In our bodies, cancer is marked by out-of-control cell growth that can eventually disrupt key bodily functions and lead to a downward spiral of health impacts that degrade our well-being.
Similarly, in lakes, infestation by invasive aquatic plants typically leads to expanding areas of dense plant growth that displace native plants, impair recreation, and can lead to a downward spiral of impacts that reduce the ecological and recreational quality of a lake.
Given these similarities, it shouldn’t be surprising that the strategies we use for controlling invasive aquatic plants are pretty similar to those that we use to treat cancer.
Cancer screening is touted as the best way to find new cancerous growth before it has spread. If not caught early, treatment options are often limited, treatment must be more aggressive, and the chances for success are lower. Similarly, in lakes, the chances for controlling new infestations of invasive plants are best when new introductions are caught early. Once a new infestation has established in a lake, it is nearly impossible to eradicate.
When cancer is caught early, doctors often opt to surgically remove the growth to prevent spread. Similarly, in lakes, new infestations of invasive aquatic plants may be removed from small areas by using hand-pulling or very localized “spot” herbicide treatments. The success of such “surgical” plant removal strategies have the greatest chance for success when used on new infestations that have been detected shortly after the initial introduction to the lake. During this early stage of a new infestation, more aggressive plant removal strategies (like cutting and harvesting) can actually speed the spread of invasive plants by creating fragments that drift to new areas and begin to grow. Consequently, harvesting and cutting should only be used in lakes with established infestations.
When treating cancer that may have spread throughout a patient’s body, localized removal is not feasible. In such cases, doctors use aggressive drugs that are designed to attack the fast-growing cancer cells while leaving healthy cells untouched. Although this sounds like an ideal strategy, these powerful drugs often impact healthy cells to some degree, leading to side-effects like hair-loss and fatigue. The best chemotherapy drugs are those that are better at targeting the bad cancer cells while being gentler on good cells.
Similarly, using herbicides to control invasive plants over large areas in lakes sounds like a perfect strategy; kill the bad plants, keep the good plants. However, herbicides almost always lead to some negative impacts on native plants. Just as some minor chemotherapy side-effects can be tolerated by patients (hair loss and fatigue), minor impacts to native plants can be tolerated in lakes. However, overly aggressive or inappropriate use of herbicides can severely damage the native plants in a lake – potentially leading to a downward spiral of negative effects on water quality and fish. Herbicides are powerful tools that must be used carefully; more herbicide does not necessarily mean better results.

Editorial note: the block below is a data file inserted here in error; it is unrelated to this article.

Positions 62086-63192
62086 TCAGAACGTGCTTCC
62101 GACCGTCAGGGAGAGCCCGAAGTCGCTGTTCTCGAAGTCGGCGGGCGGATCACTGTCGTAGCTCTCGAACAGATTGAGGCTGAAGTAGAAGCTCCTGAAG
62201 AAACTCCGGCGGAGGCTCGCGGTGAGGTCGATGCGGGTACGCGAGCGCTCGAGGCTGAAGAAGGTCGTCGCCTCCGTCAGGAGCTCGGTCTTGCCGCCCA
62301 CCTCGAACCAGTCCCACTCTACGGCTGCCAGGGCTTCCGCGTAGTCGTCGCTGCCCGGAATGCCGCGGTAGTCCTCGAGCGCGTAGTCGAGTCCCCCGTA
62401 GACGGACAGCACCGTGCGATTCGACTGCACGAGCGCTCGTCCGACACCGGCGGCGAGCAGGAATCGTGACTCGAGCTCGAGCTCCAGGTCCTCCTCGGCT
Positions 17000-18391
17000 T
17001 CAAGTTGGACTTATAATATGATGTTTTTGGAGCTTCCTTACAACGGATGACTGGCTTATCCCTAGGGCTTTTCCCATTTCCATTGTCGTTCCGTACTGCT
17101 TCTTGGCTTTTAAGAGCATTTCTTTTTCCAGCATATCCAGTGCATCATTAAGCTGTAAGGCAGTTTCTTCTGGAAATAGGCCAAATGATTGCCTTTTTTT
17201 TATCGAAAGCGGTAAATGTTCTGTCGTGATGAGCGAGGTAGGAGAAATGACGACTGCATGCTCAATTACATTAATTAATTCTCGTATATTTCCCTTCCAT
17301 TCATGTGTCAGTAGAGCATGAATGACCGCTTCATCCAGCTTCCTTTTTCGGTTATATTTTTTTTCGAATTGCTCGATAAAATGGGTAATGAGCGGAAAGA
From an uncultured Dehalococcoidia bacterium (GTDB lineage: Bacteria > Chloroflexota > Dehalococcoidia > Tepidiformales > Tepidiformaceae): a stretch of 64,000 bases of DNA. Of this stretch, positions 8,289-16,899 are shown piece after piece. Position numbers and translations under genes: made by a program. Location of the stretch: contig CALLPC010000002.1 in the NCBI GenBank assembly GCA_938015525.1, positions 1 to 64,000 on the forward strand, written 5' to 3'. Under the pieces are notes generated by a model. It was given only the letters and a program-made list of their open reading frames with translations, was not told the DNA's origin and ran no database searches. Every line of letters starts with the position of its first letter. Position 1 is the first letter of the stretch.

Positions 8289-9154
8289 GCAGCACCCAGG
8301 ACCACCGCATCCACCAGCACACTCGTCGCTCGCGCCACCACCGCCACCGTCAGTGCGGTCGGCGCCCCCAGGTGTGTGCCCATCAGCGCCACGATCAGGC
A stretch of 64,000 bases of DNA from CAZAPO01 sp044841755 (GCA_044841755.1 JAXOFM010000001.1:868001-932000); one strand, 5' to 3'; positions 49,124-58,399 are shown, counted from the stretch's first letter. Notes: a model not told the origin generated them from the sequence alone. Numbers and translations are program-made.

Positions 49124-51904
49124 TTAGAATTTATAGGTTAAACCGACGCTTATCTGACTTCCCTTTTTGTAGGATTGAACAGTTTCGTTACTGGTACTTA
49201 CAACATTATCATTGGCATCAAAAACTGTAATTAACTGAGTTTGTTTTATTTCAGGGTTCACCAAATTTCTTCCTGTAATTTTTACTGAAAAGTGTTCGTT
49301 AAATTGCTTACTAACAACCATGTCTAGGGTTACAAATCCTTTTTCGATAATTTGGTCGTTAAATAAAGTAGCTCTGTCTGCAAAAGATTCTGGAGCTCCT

When it becomes clear that cancer treatments are not working, doctors may move their focus from curing the disease to easing the suffering of the patient. In lakes with well-established infestations, it is nearly impossible to eradicate invasive plants given the tools we currently have. In such cases, managers should consider shifting their focus from getting rid of the bad plants to controlling areas where the invasive plants are causing the greatest nuisance. In such situations, carefully planned harvesting and herbicide application can help maintain acceptable recreational or ecological quality in the lake.
A Cancer Staging Model for Lakes?
Over the last few years, I have been thinking more and more about how to develop a system similar to “cancer staging” for infested lakes. We have all heard of doctors diagnosing things like “stage II lung cancer”, but what does that mean? Current cancer staging (Stage I, II, etc.) uses a combination of characteristics (form of cancer, tumor size, tumor location, patient age, etc.) to classify specific cancer situations, thus making it easier for doctors to review the treatment of similar cases. This greatly simplifies the doctor’s treatment decisions, maximizes the chances for a successful recovery, and helps to set realistic expectations.
In contrast to the current state of cancer staging and treatment, aquatic plant management strategies are usually judged by whether they have worked in a fairly small number lakes. Too often, the results are not very clear – sometimes a strategy that worked well in one lake failed miserably in another lake. Obviously, this suggests that different lakes behave differently, but how does this help us plan a treatment in our lake? “Staging” of lake infestations would help clarify which past cases were most similar to our lake, thus simplifying our management decisions, maximizing our chances for successful control, and helping to set realistic expectations.
Infestation Staging would need to incorporate such things as:
• Which invasive species has invaded
• Degree of establishment (bed size/extent/turions)
• Native plant community
• Water clarity/nutrients
• Mean lake depth & % littoral
• Sediment characteristics
I would love to talk about collaborating with others on developing this idea further. Please contact me if you have any interest.
–James A. Johnson, MS